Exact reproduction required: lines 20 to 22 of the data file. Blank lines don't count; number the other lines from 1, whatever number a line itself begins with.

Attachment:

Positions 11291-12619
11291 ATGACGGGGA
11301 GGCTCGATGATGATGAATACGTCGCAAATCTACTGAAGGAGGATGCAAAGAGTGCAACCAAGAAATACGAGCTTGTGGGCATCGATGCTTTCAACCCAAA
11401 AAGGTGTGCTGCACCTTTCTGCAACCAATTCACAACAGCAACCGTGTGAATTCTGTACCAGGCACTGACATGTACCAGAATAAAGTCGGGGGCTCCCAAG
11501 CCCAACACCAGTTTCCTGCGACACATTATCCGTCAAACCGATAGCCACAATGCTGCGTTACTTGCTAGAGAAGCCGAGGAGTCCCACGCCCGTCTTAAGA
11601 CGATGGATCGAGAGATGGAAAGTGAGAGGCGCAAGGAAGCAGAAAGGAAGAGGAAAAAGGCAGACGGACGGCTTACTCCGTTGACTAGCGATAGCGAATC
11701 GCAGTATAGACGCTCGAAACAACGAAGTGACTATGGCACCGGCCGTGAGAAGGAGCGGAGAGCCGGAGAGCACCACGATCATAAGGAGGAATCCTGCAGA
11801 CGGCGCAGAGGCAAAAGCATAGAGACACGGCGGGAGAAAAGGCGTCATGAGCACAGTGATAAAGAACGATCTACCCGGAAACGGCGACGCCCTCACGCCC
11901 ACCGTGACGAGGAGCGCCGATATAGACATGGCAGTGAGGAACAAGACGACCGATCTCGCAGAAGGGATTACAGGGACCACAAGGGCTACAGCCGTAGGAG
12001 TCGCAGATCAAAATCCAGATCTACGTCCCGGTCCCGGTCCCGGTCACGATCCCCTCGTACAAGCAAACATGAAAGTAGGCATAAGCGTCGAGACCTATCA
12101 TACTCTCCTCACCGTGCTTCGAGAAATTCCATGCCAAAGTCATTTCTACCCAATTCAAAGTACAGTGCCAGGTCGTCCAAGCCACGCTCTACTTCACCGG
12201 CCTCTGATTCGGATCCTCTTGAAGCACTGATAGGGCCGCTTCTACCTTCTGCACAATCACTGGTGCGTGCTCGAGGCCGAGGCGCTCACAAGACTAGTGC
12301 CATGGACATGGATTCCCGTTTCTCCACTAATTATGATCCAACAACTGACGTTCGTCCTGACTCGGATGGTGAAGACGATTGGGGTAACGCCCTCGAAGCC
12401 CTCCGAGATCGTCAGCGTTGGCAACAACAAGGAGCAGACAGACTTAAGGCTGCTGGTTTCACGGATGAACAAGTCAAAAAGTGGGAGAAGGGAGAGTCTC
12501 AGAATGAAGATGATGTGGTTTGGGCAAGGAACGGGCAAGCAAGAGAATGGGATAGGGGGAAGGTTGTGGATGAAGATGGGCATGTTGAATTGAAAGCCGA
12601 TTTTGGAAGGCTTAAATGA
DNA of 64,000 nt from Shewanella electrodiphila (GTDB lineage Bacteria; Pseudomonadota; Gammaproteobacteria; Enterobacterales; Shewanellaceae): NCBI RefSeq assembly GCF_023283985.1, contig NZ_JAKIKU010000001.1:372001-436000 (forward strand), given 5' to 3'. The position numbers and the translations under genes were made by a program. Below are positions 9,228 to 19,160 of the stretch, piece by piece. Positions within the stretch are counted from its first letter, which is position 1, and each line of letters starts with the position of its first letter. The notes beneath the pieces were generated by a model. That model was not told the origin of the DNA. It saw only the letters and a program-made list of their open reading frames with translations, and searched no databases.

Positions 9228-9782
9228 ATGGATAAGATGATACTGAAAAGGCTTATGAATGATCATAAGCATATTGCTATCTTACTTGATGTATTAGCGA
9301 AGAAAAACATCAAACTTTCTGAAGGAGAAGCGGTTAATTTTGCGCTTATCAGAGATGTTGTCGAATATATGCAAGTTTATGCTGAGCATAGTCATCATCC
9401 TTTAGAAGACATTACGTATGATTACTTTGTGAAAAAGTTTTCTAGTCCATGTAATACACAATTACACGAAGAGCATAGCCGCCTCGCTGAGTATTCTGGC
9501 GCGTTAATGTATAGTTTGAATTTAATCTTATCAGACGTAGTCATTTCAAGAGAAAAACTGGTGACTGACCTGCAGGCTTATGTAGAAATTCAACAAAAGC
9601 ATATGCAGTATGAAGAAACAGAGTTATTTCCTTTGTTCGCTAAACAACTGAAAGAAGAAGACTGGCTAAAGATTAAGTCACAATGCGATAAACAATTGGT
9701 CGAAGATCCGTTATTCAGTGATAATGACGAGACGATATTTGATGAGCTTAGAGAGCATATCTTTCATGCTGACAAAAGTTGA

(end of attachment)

9301 AGAAAAACATCAAACTTTCTGAAGGAGAAGCGGTTAATTTTGCGCTTATCAGAGATGTTGTCGAATATATGCAAGTTTATGCTGAGCATAGTCATCATCC
9401 TTTAGAAGACATTACGTATGATTACTTTGTGAAAAAGTTTTCTAGTCCATGTAATACACAATTACACGAAGAGCATAGCCGCCTCGCTGAGTATTCTGGC
9501 GCGTTAATGTATAGTTTGAATTTAATCTTATCAGACGTAGTCATTTCAAGAGAAAAACTGGTGACTGACCTGCAGGCTTATGTAGAAATTCAACAAAAGC